As a custodian of this region, Marape may have witnessed some of the most devastating, unreported, humanitarian crises instigated by ruthless Indonesian military in this area in the name of sovereignty and border protection.
Why does his government in Moresby boast about signing a defence agreement in Jakarta?
This could be a death wish for Papuans – his people and their ancestral land in the border region.
There is nothing unusual about countries making agreements on matters concerning their survival or well-being.
The border between Indonesia and PNG has been stained by decades of the protracted war against Papuans.
But why is now the time to discuss a defence agreement? And what are the objectives of this initiative?
Who is protecting who and from whom?
For 500 years European vultures circled the island of New Guinea eventually slicing it into pieces.
Now new vultures are encroaching upon us as global power structure shifts from west to east.
Responding to these developments, Marape warned that PNG would not get caught in a geopolitical standoff with the US, Australia or China, warning the global powers to “keep your fights to yourselves”.
But will Marape have a choice in this matter? Does he have the power to stop war in the Pacific?
Since its independence, when has the PNG government been able to halt the brutality and onslaught of the Indonesians against their own people on the other side of the ‘imaginary line’?
The foreign affairs minister went to Jakarta and negotiated a defence deal with an entity that threatens to annihilate West Papuans just after he had conveyed a heartfelt message to these very same people.
Can both the prime minister and the foreign affairs minister avoid being caught in the middle of a looming war as the Pacific becomes yet another strategic war space between the Imperial West and the Imperial East?
“Let's not make this happen, please, our PNG brothers and sisters open your eyes!” said Benny Wenda, an international icon for the liberation of West Papua.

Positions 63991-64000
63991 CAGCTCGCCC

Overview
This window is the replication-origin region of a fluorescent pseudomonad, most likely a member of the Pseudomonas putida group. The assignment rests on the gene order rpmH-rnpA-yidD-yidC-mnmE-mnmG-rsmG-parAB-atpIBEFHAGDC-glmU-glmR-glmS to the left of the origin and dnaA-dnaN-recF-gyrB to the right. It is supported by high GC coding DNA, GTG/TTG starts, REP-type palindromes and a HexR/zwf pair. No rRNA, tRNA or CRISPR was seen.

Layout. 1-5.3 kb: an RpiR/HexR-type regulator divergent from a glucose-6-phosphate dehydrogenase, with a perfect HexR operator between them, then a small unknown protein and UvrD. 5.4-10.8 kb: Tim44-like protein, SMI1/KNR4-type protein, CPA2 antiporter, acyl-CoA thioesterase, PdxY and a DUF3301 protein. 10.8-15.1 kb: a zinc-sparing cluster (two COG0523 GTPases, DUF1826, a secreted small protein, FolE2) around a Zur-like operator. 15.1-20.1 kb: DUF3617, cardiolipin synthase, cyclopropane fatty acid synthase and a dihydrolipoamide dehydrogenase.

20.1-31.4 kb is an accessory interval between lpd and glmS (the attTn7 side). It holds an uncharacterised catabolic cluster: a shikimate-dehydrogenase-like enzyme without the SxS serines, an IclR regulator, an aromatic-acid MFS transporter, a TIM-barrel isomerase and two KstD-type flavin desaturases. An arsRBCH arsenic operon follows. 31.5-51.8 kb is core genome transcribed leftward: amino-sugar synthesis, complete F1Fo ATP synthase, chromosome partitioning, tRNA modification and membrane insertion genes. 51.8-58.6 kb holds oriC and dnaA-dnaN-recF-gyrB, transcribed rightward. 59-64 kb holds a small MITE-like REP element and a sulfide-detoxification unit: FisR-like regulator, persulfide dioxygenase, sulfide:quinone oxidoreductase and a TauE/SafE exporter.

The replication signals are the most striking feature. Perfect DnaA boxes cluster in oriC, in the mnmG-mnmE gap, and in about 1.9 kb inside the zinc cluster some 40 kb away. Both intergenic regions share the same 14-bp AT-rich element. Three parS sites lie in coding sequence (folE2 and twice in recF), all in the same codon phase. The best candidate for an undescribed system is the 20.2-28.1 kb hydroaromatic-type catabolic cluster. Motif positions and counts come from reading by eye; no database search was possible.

“Can't you see they're trying to take over our ancestors’ land.”
Wenda had warned in a recent report that “mass displacements are occurring in every corner of West Papua”.
What matters to West Papuans is whether they will survive for another 20 years under Indonesian settler colonialism.
They face an existential threat under Indonesian colonial rule.
The PNG government must be very careful in its dealings with Jakarta. Every single agreement by both PNG and Indonesia will leave a permanent mark on the wounded soul of West Papua.
The government and people of PNG must consider who their neighbours will be in a hundred years from now.
Will they be Indonesians or West Papuans? It is a critical question that will determine the fate of the island, nation, languages and culture of the big island of New Guinea.
West Papua is bleeding and the last thing it needs is for the PNG governmental apparatus and forces to harass and chase them as they seek refuge.
PNG is not the enemy of West Papua; the enemy of PNG is not West Papua. The enemies are those who divide the island into pieces, exploit its resources and sign defence agreements to further solidify imaginary lines while leaving its original custodians of the land stranded on the streets and slums like beggars.
Papuans have lived in this ancient and timeless land from Sorong to Samarai for thousands of years.
The actions we take today will determine whether the descendants of these archaic autochthons will survive in the thousands of years to come.